Interacting with our devices: Some output on input

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Right now there are a handful of ways to get our ideas out of our heads and into our computers. We can type, record audio, take pictures or videos, dictate for text conversion, send emoji, or make notes and diagrams with styli.

Our input methods have improved remarkably over the decades. Our first interactions with computers were via patch cables and switches. Then we moved to close-to-the-metal machine language codes, punch cards and text-only terminals. 

But it wasn't until the mid-'80s that the average computer enthusiast could start toying with voice input, styli and touch pads, and crude, low-resolution images. Back then, even MIDI, a now-ubiquitous way of controlling digital instruments, was a hobbyist's pastime.

But in the last decade, the floodgates have opened. Voice recognition, a formerly frustrating hit-and-miss affair, has gotten so good so fast we are starting to take it for granted. Stylus input on tablets and smartphones is reliable. Smooth handwritten notes and diagrams are as fast and accurate as ink on paper using pressure-sensitive devices like the Microsoft Surface tablet and the most current iPads. 

And, it is an odd mobile device indeed that can't record stills, audio and video, and insert them into all manner of documents or send them wireless. 

There is, of course, room for improvement and innovation. For example, we still don't have seamless interaction between the different ways we interact with our devices. We can't point to, or look at, something on a screen and say, "put that here" or "define this." We can't have real, idiomatic conversations with autonomous software agents.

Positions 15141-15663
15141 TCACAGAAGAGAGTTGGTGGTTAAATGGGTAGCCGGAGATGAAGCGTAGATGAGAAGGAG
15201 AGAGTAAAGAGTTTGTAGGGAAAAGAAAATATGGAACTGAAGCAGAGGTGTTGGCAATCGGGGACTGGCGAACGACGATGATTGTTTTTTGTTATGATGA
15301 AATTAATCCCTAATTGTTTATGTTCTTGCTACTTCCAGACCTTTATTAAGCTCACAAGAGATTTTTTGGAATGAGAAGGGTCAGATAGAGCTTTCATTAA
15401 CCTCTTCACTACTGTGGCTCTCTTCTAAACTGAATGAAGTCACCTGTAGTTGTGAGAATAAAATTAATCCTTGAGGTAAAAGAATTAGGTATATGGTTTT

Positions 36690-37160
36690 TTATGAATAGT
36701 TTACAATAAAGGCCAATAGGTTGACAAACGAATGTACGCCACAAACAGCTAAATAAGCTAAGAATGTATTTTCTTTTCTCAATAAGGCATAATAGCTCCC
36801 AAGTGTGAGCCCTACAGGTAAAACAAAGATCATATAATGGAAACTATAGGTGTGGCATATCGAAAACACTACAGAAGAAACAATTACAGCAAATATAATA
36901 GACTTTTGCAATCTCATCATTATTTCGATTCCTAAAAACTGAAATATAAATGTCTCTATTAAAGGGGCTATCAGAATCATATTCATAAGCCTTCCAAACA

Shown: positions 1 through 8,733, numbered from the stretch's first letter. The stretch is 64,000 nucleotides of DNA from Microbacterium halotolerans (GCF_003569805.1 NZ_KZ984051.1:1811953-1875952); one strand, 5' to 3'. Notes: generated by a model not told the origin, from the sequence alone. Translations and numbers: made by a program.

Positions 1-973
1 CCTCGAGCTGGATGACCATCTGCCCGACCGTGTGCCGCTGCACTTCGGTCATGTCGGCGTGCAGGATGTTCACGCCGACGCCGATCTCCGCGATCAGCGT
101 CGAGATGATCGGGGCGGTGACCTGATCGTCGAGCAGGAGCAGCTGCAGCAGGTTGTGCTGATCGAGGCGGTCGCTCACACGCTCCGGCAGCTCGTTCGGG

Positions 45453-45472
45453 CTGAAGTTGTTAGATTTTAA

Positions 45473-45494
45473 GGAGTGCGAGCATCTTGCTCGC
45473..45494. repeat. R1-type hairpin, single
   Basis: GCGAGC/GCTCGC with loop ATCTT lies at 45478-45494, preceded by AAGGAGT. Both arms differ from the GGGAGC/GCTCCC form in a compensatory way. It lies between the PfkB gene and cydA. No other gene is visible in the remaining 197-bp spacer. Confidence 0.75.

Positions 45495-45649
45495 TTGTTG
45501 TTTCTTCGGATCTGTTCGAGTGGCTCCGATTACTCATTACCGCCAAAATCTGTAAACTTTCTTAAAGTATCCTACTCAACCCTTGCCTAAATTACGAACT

The tactile feedback we get from our screens is just a notch above a joy buzzer. 3-D gestural input for virtual and augmented reality is in its infancy and the research into controlling computers or even the servos in artificial limbs with our minds is embryonic.

But still, the rate of input development is outstripping the implementation, research into it and the interfaces that make use of it. 3D Touch on the iPhone is a great example of this. The "pop" and "peek" gestures it enables have been unevenly adopted by software developers and have elicited confusion in users. Virtual keyboards on most mobile devices sport a bewildering variety of key arrangements and input methods -- swipe, autocorrect, typing, emoji input, etc. Even the responsiveness to stylus input varies not only from device to device but from app to app on the same device.

And, as a recent study by two researchers at Princeton suggests, academics are still creating an artificial divide between analog and digital input. The study compared the information retention of students who took handwritten notes compared to those who took notes on a computer via typing. However, a lot of students are now taking handwritten notes on tablets. The false dichotomy of input on paper vs. input on keyboards highlights how fast the landscape is changing.

We don't really know the best way to interact with our machines, nor the best ways for them to interact with us. We are in the "uncanny valley" where we are close to engaging with our devices more organically, but still fall back on the typewriter, the pointed charcoal stick and a screen the size of a sheet of paper. These are, of course, the limitations of our hands, our imaginations and our devices. There will have to be better ways soon, not because we will demand them, but because our machines will become impatient of our scrawlings, gestures and our words crawling towards them one character at a time.

Wayne MacPhail has been a print and online journalist for 25 years, and is a long-time writer for rabble.ca on technology and the Internet.

Listen to an audio version of this column, read by the author.

Photo: Intel Free Press/flickr

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